by John Darer CLU ChFC CSSC RSP
In you are reviewing structured settlement documents you may see one or more of the following:
- This Defendant, or its Insurer or that Defendant or its Insurer may assign
- The Defendant, the Insurer or the Assignee may purchase an annuity
- The Plaintiff may change the beneficiary of his or her periodic payments by notifying the Defendant, Insurer or Assignee, in writing...
I disdainfully refer to these clauses as "Tom, Dick Or Harry ". If subject to a settlement agreement with such a clause (or clauses) and down the road a plaintiff wants to change their beneficiary, who the heck
does he/she/it contact, Tom, Dick, or Harry? To add to the uncertainty, if an annuitant has sold some of their payments down the road, "he/she/it, or the guardian *(if applicable), etc etc, may have to contact the "Ben Dover" factoring company, or if "Ben Dover" uses a third party servicing company, does he/she or it Ben's cousin Jerry", or both Ben and Jerry?! Where does it frickin' end?
Some act as if these clauses are necessary as if "to avoid altering the space time continuum". The purported purpose of these clauses was to create "tension" that puts the direction of the investment of the present value in doubt, or out of the plaintiff's hands, for tax purposes. The reality today is that the planning associated with structured settlements is increasingly specialized and many plaintiffs have structured settlement experts. Moreover, the laws of some states like New York require that potential structured settlement annuitants to be advised by the Defendant (or its legal representative) to seek independent professional advice about the structured settlement, there is arm's length negotiation about the terms and in the end there is little in doubt. It fact it has been that way for years so why does this continue to be necessary in some circles?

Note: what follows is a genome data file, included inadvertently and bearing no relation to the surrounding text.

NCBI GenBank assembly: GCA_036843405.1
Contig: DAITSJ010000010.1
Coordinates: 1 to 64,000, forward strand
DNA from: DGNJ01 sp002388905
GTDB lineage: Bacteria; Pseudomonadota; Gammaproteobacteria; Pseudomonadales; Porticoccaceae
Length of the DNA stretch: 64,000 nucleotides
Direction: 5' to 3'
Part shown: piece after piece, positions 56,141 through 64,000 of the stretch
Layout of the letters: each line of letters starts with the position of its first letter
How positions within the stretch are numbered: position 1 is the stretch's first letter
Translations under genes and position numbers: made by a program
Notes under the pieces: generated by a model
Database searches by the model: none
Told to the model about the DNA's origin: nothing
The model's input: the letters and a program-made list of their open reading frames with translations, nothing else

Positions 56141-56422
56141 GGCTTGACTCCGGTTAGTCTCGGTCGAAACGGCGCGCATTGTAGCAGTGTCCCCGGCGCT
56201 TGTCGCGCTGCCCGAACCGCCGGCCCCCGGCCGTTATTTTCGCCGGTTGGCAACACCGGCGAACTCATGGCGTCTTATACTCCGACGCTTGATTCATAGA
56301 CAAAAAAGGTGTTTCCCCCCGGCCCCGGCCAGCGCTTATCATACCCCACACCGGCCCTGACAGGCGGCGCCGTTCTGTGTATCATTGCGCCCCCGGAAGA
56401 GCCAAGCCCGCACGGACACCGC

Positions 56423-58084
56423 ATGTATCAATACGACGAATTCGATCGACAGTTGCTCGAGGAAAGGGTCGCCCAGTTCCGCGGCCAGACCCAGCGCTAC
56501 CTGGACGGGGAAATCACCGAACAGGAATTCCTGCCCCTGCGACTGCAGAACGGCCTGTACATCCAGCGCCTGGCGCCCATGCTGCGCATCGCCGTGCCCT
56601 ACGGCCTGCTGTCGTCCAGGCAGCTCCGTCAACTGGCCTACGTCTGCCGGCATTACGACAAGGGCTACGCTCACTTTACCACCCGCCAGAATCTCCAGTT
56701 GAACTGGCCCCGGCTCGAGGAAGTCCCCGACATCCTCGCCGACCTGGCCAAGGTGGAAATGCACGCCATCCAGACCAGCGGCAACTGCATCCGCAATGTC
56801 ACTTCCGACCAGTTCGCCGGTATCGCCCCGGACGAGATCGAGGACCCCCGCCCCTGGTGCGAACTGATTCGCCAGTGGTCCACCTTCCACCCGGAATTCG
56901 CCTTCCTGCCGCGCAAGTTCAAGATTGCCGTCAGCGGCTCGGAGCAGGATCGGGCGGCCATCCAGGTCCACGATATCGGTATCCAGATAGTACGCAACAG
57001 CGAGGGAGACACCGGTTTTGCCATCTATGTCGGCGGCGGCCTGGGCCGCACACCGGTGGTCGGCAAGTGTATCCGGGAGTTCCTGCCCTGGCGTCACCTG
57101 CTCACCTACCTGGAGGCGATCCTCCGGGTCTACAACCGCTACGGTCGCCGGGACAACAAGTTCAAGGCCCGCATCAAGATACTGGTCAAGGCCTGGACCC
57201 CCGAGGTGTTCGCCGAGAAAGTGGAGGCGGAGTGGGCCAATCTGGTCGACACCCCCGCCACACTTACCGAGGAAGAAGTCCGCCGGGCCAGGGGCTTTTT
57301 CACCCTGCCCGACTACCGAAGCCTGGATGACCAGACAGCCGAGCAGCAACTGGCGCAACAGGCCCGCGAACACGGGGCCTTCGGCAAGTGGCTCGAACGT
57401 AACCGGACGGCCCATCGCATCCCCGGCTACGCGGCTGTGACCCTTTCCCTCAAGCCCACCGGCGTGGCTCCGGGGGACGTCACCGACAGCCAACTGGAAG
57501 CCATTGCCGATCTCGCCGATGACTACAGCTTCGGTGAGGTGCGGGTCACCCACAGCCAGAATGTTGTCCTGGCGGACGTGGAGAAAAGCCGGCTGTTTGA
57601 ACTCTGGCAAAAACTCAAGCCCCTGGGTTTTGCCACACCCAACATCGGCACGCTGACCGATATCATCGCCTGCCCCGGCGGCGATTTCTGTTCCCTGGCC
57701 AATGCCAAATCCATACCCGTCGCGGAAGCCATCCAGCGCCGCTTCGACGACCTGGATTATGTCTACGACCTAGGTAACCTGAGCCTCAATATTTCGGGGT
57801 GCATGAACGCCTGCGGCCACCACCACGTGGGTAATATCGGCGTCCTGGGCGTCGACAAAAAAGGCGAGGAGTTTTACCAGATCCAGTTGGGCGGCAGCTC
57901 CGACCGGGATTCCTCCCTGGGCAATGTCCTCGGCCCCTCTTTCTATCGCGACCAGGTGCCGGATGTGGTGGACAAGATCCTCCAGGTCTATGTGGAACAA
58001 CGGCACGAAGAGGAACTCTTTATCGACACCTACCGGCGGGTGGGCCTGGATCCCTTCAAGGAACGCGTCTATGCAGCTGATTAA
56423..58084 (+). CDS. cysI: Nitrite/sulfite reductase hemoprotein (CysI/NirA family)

As I explained to one of my industry colleagues earlier today, we are long term industry professionals who ARE familiar with jargon. Not many annuitants are. Lawyers and adjusters may not completely be either. So let's try to make things just a little more clear shall we, for the betterment of our industry and its core product?
The National Structured Settlements Trade Association (NSSTA) periodically puts out model documentation. This author opines that it's time for an update.